The first four lines of this stanza refer to a liberated practitioner. Such a person has transcended all attachments and interacts with others through his wisdom. He can accept ten thousand ounces of gold, as well as the usual four offerings made to the Sangha ─ food, clothing, medication and bedding ─ because he clings to nothing.

The last two lines refer to the priceless value of Buddhadharma. The Dharma of sudden enlightenment is so rare and difficult to encounter that we should be willing to make any offering in gratitude to the Three Jewels. Even one’s own life, Yung-chia says, is not worth a sentence of priceless Dharma. There is a story that makes this point clear. In one of Sakyamuni’s past lives, when he was still a Bodhisattva, he did not know the Buddhadharma. Indra, King of the Trayastrmsa heavens, turned himself into a demon and appeared in a tree next to Sakyamuni. He spoke two lines of verse:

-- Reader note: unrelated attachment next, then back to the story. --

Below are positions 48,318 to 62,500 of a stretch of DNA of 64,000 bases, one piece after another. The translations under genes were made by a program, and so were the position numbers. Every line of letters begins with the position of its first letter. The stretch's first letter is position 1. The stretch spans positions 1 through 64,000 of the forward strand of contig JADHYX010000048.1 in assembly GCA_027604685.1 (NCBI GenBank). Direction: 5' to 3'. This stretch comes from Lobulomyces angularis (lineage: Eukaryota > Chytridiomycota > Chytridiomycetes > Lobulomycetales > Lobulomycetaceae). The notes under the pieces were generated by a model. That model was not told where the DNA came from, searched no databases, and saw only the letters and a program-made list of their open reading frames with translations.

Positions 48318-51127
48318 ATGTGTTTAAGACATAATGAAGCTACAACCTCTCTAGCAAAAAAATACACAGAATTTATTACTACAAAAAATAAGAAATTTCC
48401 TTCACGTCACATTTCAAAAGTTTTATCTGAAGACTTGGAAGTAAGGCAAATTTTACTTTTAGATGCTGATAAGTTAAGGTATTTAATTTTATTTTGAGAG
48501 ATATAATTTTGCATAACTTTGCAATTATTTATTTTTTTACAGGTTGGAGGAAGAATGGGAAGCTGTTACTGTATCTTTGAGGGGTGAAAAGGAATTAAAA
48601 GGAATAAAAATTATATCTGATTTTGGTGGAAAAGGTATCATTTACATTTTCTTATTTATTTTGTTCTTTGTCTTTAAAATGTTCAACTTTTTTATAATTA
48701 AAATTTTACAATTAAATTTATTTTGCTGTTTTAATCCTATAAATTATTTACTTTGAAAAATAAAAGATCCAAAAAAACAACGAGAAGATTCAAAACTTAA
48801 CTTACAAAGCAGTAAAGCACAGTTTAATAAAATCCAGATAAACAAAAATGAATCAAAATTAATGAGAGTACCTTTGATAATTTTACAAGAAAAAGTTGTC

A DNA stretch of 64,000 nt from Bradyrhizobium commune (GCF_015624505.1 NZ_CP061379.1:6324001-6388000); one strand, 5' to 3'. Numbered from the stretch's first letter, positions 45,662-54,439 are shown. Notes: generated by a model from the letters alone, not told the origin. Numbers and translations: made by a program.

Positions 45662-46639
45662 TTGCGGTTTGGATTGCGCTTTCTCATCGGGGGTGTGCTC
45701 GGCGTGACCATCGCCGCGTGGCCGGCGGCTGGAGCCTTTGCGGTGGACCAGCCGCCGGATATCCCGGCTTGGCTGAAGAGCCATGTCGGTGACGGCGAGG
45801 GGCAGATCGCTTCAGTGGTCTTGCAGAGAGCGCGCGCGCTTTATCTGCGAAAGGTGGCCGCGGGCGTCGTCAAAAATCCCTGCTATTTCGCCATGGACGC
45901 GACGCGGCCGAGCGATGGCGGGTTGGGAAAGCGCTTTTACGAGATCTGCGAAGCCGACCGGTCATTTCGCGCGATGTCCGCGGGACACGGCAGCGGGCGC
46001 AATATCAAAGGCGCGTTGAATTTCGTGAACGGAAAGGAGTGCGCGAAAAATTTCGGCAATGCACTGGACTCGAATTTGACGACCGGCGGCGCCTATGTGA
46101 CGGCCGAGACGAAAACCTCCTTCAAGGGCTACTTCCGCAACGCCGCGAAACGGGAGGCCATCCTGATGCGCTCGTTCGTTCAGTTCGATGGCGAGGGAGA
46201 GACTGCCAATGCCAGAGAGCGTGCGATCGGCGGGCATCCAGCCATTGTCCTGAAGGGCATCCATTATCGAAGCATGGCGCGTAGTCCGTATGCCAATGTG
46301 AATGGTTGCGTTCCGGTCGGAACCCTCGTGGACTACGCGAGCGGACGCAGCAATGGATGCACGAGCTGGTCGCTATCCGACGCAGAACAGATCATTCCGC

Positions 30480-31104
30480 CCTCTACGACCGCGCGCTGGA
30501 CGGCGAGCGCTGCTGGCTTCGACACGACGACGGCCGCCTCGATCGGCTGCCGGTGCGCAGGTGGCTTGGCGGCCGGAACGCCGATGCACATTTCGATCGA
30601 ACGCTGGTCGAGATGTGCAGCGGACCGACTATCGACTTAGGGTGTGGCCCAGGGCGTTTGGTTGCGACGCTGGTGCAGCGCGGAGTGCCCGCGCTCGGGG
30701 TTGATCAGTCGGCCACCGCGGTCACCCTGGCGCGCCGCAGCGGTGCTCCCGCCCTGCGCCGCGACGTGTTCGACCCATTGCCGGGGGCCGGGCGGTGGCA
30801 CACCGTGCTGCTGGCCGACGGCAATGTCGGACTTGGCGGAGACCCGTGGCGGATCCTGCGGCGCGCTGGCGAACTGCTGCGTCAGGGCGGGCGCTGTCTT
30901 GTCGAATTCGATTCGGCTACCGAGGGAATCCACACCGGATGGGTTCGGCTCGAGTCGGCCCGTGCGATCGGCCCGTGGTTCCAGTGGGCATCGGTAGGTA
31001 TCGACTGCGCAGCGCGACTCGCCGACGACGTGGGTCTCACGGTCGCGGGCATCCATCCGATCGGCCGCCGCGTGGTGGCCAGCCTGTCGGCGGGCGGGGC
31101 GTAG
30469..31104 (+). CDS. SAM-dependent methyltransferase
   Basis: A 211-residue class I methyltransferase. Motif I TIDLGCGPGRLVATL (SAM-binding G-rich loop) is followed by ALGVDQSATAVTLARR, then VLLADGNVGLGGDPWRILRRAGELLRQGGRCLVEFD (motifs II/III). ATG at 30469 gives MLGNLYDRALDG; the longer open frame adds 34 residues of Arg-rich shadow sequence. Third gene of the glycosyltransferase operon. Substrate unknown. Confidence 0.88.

All volitions are transient.

This is the Dharma of arising and perishing.

Sakyamuni was deeply impressed. He looked around and asked, “Who said that?” The demon ─ Indra made his presence known. Sakyamuni then asked, “What is this that you said? Where did it come from?”

Indra replied, “It is Buddhadharma.”

Sakyamuni asked, “Can you tell me more about Buddhadharma?”

Indra said, “There are two more lines, but I’m too hungry to speak now. I must have human flesh before I will say anything more.”

Sakyamuni said, “I’m willing to offer you my body as food, but first tell me the two lines.”

Indra refused. “No. First I must eat you to build up strength. Then I will tell you the two lines.”